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A biography of reinhard tristan eugen heydrich a high ranking german nazi official

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Nicknamed "The Blond Beast" by the Nazis, and "Hangman Heydrich" by others, Heydrich had insatiable greed for power and was a cold, calculating manipulator without human compassion who was the leading planner of Hitler's Final Solution in which the Nazis attempted to exterminate the entire Jewish population of Europe. His father founded the Halle Conservatory of Music and was a Wagnerian opera singer, while his mother was an accomplished pianist.

Young Heydrich trained seriously as a violinist, developing expert skill and a lifelong passion for the violin. As a boy, he lived in an elegant home with his family enjoying elevated social status. But young Heydrich also suffered as the target of schoolyard bullies, teased about his very high pitched voice and his devout Catholicism in the mostly Protestant town. He was also beaten up by bigger boys and tormented with anti-Jewish slurs amid rumors of Jewish ancestry in his family.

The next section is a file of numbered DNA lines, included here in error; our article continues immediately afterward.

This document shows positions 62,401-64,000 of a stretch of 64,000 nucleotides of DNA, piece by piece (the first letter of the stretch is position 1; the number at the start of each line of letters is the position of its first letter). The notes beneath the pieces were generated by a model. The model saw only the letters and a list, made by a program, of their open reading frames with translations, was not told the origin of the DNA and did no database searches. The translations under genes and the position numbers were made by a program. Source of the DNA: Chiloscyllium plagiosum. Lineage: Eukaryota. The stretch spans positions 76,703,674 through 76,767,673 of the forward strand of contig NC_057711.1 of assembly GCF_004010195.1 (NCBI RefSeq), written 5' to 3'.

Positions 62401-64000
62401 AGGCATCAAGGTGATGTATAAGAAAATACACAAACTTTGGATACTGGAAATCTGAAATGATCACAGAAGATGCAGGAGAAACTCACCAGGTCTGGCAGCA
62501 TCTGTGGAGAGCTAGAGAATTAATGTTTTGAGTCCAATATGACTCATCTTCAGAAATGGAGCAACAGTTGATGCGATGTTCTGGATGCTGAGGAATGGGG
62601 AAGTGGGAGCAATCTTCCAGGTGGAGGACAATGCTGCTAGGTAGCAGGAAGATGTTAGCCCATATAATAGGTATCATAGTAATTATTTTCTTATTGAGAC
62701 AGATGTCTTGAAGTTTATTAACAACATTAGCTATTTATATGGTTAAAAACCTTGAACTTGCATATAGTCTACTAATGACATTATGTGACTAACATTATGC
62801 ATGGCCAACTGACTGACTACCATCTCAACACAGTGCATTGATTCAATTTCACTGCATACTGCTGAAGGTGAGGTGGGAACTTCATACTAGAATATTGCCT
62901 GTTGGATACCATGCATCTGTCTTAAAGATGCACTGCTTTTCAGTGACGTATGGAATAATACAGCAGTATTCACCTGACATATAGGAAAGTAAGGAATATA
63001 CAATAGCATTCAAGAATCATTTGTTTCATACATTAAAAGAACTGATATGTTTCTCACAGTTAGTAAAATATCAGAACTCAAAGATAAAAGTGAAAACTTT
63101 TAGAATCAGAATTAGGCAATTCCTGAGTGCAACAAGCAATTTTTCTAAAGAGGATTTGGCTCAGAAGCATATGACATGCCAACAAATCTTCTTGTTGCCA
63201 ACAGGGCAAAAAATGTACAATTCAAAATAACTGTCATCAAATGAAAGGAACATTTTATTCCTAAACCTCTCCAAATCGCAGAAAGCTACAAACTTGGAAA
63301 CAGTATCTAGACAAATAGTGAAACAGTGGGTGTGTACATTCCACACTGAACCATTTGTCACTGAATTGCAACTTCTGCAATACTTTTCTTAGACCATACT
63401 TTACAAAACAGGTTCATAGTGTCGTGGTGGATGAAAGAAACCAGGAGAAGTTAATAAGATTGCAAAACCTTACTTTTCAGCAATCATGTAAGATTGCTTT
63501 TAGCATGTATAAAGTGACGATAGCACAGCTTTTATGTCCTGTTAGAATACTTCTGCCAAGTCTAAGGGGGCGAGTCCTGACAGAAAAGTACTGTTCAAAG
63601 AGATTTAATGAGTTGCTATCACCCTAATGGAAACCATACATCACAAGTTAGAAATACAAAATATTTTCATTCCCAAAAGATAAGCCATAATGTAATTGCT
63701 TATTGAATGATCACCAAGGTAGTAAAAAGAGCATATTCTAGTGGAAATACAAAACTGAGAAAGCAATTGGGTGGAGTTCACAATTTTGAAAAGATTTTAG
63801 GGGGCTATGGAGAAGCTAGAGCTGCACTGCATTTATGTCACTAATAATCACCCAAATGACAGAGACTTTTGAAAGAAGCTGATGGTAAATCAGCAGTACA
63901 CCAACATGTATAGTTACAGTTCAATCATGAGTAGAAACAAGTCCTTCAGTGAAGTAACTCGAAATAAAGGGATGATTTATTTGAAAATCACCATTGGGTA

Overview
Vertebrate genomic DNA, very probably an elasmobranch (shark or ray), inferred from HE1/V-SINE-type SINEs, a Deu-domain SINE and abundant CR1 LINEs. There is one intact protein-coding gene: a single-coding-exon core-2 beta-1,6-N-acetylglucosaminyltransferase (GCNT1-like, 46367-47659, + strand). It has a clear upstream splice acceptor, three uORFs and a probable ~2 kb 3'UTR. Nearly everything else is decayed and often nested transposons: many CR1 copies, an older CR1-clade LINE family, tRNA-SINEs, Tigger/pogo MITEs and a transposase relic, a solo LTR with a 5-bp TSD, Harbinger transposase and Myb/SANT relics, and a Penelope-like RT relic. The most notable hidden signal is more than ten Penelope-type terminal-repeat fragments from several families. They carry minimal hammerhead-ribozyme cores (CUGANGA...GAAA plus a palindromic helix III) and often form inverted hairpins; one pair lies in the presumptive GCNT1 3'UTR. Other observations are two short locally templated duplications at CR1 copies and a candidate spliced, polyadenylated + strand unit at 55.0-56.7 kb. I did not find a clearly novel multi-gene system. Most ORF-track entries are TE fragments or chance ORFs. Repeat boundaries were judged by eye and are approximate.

• German historian Robert Gerwarth has stepped in to meet this need;
  • Young Heydrich trained seriously as a violinist, developing expert skill and a lifelong passion for the violin.

At home Heydrich's mother believed in the value of harsh discipline and frequent lashings. As a result, Heydrich was a withdrawn, sullen boy, unhappy, but also intensely self-driven to excel at everything. As he grew he excelled at academics and also displayed natural athletic talent, later becoming an award winning fencer.

Too young to serve in World War One, after the war at age 16 Heydrich teamed up with the local Freikorps, a right-wing, anti-Semitic organization of ex-soldiers involved in violently opposing Communists on the streets. He took delight in associating with these violently anti-Semitic groups to disprove the persistent, but false rumors regarding his possible Jewish ancestry.

The German defeat in World War One brought social chaos, inflation and economic ruin to most German families including Heydrich's. In March of 1922, at age 18, Heydrich sought the free education, adventure and prestige of a Naval career and became a cadet in the small, elite German Navy.